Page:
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14 Cows for America by Carmen Agra Deedy

14 Cows for America

by Carmen Agra Deedy

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14 Cows for America is a beautiful story of people coming together for something good. Kimeli is home visiting his family in a remote village in Kenya. He has been studying in New York City. He tells his family and the people of his village about what happened on September 11th. They are all heartbroken by the story, but want to do something for the people. "To the Maasai, the cow is life." They decide to gift America with cows. They tell the US Embassy in Nairobi about this and they send a diplomat. The diplomat arrives to a ceremony. The Maasi are in full tribal gear and they dance, sing, and make speeches. The most important part of the ceremony is when they present the diplomat with fourteen cows for America. This is a great story of a small tribe providing comfort for a big nation. ( )
  mamontgomery | Feb 2, 2016 |
Good for pairing with books about 9/11. ( )
  Salsabrarian | Feb 2, 2016 |
This beautifully illustrated book and lovely prose helps to bring this touching true story of the Mansai tribe in Kenya to life. Readers are struck by the compassion of these tribal people as they learn of the 9/11 terrorist attacks. We find ourselves fervently wishing that all peoples could know and live such a story. Of course, this book would be a wonderful accompaniment to a lesson observing Patriot Day. It would also enhance a unit on different cultures or a unit on character traits. ( )
  cherieem | Jan 24, 2016 |
I like this book because it provides a different perspective from an outside country on an event that happened within the United States. The illustrations are detailed and develop throughout the story. The language the author uses is unique to the story and enhances the cultural aspect.

This story is about the Malasai culture in Kenya and their view on the September 11 events. One of their members named Kimeli was enrolled in medical school in the U.S and came back to tell his tribe about the events he saw. He states that in his culture if there is a very important story it is tradition to tell it under an Acacia tree, which he does to elaborate on September 11. The illustrations are very detailed. As Kimeli is telling the story, his hands are raised to the sky and dark colors are coming from his palm. The dark colors represent the tragic events that Kimeli is explaining to his tribe. The Masali tribe is dressed in “blood-red tunics and spectacular beaded collars” for the offering of the cow’s celebration they have. The Malasai language is embedded in the book as well as different writing techniques. It adds on to the intensity of the story. For example, they use “Supa” instead of saying hello in the beginning of the story and when Kimeli initially arrived to the town he stated that “the children ran to him with the speed and grace of cheetahs”.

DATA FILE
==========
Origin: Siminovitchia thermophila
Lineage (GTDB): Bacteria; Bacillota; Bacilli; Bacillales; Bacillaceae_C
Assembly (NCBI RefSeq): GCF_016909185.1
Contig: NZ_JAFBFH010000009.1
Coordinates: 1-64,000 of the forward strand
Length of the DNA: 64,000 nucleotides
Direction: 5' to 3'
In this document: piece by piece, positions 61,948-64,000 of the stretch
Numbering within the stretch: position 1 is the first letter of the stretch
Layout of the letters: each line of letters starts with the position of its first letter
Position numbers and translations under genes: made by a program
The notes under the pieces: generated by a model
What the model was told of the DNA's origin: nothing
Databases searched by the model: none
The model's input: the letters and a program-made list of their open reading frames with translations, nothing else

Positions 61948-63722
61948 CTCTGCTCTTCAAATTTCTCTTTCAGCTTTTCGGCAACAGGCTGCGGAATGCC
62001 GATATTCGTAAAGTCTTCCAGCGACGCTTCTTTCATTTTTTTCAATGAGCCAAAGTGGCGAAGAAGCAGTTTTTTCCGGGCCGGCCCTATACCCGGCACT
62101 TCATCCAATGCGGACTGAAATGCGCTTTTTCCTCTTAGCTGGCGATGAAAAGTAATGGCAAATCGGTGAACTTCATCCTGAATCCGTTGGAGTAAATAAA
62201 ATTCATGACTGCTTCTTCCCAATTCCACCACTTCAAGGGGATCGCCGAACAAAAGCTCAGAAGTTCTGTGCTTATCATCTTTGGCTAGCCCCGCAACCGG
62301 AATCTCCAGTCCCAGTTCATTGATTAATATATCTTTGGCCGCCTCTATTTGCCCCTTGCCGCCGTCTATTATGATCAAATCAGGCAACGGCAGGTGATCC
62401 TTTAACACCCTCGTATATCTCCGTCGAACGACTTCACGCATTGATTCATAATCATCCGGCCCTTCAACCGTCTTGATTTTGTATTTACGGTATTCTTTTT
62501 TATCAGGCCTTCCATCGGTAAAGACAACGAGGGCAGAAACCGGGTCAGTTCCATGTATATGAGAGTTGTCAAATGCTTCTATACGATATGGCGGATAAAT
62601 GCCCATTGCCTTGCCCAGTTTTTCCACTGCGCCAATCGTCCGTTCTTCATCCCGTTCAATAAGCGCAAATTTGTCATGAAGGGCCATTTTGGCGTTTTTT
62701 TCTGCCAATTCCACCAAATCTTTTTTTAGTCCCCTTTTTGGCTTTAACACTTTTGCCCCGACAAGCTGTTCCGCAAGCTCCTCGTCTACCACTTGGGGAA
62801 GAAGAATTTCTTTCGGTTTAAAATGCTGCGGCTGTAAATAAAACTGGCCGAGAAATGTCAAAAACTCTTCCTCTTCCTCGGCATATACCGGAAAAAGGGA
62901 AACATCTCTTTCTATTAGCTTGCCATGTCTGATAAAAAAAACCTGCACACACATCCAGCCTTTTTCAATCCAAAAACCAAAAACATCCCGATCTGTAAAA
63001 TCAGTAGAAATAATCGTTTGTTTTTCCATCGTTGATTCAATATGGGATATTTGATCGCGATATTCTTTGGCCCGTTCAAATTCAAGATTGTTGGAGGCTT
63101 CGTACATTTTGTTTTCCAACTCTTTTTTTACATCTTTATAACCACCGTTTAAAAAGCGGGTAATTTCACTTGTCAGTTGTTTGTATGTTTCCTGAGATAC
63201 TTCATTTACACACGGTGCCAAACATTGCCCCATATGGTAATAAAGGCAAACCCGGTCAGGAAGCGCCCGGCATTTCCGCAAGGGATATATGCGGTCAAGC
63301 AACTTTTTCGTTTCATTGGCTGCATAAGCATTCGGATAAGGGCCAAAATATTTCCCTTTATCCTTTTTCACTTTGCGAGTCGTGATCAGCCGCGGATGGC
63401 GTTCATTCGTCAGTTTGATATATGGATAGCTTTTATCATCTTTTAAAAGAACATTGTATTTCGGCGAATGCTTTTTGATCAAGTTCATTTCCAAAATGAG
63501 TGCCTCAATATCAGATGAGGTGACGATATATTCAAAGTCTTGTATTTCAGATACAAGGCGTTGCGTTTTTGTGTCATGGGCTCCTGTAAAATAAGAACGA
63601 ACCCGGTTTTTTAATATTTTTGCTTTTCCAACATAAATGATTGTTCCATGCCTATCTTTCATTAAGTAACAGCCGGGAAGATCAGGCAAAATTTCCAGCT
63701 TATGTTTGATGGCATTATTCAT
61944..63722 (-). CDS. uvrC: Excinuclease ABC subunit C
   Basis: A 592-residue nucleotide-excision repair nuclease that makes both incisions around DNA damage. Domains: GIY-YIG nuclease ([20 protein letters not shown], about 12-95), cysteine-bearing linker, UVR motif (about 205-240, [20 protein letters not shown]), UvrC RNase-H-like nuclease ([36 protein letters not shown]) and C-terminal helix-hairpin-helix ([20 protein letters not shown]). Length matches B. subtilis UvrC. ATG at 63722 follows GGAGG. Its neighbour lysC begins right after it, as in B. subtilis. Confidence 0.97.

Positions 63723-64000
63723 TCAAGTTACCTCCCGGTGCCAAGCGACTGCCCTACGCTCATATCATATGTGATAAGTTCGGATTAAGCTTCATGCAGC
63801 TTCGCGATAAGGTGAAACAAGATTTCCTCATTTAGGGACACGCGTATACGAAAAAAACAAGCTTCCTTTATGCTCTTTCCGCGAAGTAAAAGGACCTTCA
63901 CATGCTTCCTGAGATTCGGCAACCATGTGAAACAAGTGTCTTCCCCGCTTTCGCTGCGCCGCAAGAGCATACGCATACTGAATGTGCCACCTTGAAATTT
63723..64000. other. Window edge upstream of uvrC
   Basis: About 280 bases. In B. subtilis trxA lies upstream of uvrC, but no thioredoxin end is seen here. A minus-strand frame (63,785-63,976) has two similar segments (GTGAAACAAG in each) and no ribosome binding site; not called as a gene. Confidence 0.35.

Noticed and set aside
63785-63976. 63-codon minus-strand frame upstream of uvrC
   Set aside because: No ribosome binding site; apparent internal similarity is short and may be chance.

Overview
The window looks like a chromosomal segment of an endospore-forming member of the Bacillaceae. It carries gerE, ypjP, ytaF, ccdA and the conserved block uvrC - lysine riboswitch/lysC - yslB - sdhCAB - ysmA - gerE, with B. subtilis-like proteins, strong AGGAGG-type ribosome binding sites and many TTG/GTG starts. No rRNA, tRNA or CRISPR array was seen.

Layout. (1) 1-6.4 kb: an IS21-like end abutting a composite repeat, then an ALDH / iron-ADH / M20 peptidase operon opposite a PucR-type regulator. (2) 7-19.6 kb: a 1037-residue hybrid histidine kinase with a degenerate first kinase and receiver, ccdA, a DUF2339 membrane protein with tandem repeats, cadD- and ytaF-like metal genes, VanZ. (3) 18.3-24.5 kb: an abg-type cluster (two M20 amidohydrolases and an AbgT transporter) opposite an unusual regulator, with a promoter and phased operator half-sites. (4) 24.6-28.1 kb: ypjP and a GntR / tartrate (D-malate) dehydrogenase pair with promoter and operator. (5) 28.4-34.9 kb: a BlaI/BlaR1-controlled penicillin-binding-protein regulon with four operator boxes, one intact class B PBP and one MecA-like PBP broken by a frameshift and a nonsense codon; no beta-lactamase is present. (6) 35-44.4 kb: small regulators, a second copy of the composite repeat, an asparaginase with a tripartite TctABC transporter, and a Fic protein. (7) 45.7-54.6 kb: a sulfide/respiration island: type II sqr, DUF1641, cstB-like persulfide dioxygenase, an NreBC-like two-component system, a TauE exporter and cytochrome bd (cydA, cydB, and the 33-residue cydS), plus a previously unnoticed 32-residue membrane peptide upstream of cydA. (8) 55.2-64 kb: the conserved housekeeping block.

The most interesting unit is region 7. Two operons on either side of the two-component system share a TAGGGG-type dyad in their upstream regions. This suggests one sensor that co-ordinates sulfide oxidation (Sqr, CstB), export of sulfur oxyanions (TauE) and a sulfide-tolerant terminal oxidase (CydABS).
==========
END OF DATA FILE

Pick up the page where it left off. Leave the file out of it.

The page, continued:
The big message in this story is to always stay grounded with your cultural roots. It is something to be proud of and it sets you apart from everyone else. In addition, regardless of where you come from there is always something you can do to help another in need. ( )
  XiomaraGonzalez | Oct 12, 2015 |
This book was a very touching story and I really enjoyed it. One reason I liked this book was because of the illustrations. They were so beautiful and really gave insight about the culture of the Maasai people. The pictures showed the land, their village, and their dress for their ceremony for the Americans. Another reason I really enjoyed this book was Kimeli’s point of view. I had no idea that when he spoke about a September day, that he meant September 11th. He moved people to tears telling the story and since he was from such an isolated and different culture than Americans, it was very touching to see that the Maasai people wanted to help so much. In their cultures, cows are a part of their family, but after hearing the story from America, they were willing to give 14 cows away. That is their livelihood and to see that they wanted to help was moving. I think the big message for this book is to always give what you can. To Americans, fourteen cows may not be sufficient, but to see the meaning of cows to the Maasai people, it shows that the gesture is huge. ( )
  AudreyLast | Feb 18, 2015 |
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Of all the expressions of ­consolation sent to a grieving America after 9/11, perhaps none was as poignant as the gift of 14 cows from Maasai tribesmen in a remote corner of Kenya.
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To all the little children who read this book. You are the peace the world has been waiting for. May you grow to be compassionate diplomats.
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The remote village waits for a story to be told.
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(Click to show. Warning: May contain spoilers.)
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Maasai tribal members, after hearing the story of the September 11th attacks from a young Massai, who was in New York on that day, decide to present the American people with fourteen sacred cows as a healing gift.

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